WASHINGTON – U.S. Senators Ben Cardin and Chris Van Hollen, along with Congressman Elijah E. Cummings, have announced a five-year, $29.5 million U.S. Department of Education grant for University of Maryland, Baltimore’s Promise Heights program to continue its efforts to strengthen the financial, physical and emotional health of children and families in the West Baltimore neighborhood of Upton/Druid Heights. With the matching contributions of state and local governments and community partners, this grant brings a total reinvestment in West Baltimore of more than $110 million.
Funding comes from the U.S. Department of Education as part of its Promise Neighborhoods Implementation Grants Program. Today’s grant is one of 24 Promise Neighborhood awards given since 2011, and the only one in Maryland. The Promise Neighborhoods program supports schools in high-poverty communities in an effort to help them provide more apprenticeship and job opportunities, expand substance abuse prevention initiatives, and increase educational resources for students, in addition to other services. Promise Heights is an initiative led by the University of Maryland School of Social Work, and is aimed at combating poverty and increasing academic achievement in the local community.
“This federal investment in West Baltimore is the direct work of our city’s elected, institutional and civic leaders coming together to address the cradle to career needs in their community,” said Senator Cardin. “As a delegation, we made a promise to continue to invest in Baltimore. These funds continue to meet that promise, and will have a positive, lasting impact on the Upton/Druid Heights neighborhoods. Further, Promise Heights is a fantastic model for communities to address challenges such as the need to reduce infant mortality rates, improve services for residents facing substance abuse issues, support neighborhood schools, increase apprenticeship opportunities for students, and provide our young residents with safe places to learn after school.”
“Addressing the needs of our communities means investing in our children at every stage of their development – from early childhood education to preparing them for college and careers – and providing for their mental health along the way. I’ve had the privilege of seeing this effort in action at the Historic Samuel Coleridge-Taylor Elementary School and this funding will build on the progress from the earlier planning grant to help children succeed and provide them with community support to grow and thrive,” said Senator Van Hollen. “I will continue fighting to ensure that every child in Maryland has the opportunity and the resources they need to achieve their dreams. Partnerships like Promise Neighborhoods can accomplish this goal.”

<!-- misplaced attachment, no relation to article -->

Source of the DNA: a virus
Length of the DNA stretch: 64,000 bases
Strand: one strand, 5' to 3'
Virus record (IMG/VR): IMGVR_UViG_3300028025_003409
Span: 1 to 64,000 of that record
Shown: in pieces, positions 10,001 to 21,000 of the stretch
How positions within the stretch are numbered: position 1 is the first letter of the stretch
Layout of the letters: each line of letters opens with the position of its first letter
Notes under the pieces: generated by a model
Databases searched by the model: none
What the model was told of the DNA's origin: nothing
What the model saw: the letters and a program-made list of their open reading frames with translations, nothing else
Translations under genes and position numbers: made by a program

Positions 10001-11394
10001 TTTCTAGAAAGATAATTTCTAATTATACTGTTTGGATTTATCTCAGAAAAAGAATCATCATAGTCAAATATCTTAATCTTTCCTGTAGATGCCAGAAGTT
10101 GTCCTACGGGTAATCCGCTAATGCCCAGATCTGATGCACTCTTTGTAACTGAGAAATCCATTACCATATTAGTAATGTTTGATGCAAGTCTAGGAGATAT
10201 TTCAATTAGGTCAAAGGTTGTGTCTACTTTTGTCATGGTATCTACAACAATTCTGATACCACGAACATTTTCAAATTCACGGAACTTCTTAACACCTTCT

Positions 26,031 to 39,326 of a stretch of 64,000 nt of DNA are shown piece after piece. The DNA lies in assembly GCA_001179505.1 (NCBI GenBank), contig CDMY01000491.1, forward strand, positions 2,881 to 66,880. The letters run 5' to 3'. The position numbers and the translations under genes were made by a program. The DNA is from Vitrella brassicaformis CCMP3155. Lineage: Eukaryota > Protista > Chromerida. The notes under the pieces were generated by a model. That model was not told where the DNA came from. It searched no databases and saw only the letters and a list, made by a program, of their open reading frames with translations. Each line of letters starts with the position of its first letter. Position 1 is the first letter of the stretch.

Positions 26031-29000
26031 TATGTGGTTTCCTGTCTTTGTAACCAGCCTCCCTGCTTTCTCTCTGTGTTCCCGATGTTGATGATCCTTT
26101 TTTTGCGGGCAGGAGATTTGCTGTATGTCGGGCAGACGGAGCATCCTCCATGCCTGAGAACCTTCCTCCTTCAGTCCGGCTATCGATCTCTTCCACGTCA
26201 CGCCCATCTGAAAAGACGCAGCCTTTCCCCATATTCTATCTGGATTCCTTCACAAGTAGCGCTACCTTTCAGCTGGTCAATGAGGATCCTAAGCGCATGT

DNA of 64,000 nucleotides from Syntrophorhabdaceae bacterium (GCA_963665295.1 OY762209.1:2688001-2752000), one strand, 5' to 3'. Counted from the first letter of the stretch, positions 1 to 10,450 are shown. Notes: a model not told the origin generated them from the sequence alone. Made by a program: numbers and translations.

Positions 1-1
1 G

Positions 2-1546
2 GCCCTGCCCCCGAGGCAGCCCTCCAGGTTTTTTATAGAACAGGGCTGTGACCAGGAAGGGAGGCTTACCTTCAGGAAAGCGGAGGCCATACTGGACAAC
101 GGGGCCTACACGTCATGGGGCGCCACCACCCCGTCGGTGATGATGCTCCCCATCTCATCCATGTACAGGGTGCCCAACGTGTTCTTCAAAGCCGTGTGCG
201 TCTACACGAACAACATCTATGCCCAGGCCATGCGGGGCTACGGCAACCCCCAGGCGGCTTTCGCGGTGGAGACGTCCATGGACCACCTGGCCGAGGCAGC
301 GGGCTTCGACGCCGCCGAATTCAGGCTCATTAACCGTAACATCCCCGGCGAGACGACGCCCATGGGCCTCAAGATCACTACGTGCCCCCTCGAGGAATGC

“I commend the University of Maryland School of Social Work for leading the effort to bring together partners on the federal, state and local levels to create a model that puts education at the center of community revitalization in West Baltimore,” Congressman Cummings said. “Education is an essential tool in our fight against poverty, and the wrap-around academic and social services that this grant will support will help bolster the Upton/Druid Heights community for students and families and create lasting change.”
This grant builds on the $500,000 planning grant awarded to Promise Heights in 2013, which generated the capacity to deliver and evaluate a full array of evidence-based services, and garner matching funds from local foundations, and local, state, and federal partners. The planning grant was used to collect data, convene focus groups and meet with school principals to determine the needs of the neighborhood.
Money from today’s implementation grant will be used to bring additional support to the five Baltimore City Public Schools in Upton/Druid Heights, such as early childhood mental health consultation, social-emotional support, academic support and enrichment, and college and career coaching to ensure pathways out of poverty for youth and their families. Targeted schools in the neighborhood include: Eutaw-Marshburn Elementary School; Furman L. Templeton Preparatory Academy; The Historic Samuel Coleridge-Taylor Elementary; Booker T. Washington Middle School for the Arts; and Renaissance Academy High School.
The U.S. Department of Education Promise Neighborhoods program provides funding to support eligible entities – including nonprofit organizations – that support the vision of all children and youth growing up in Promise Neighborhoods having access to great schools and strong systems of community support, which will prepare them to attain an excellent education and successfully transition to college and a career.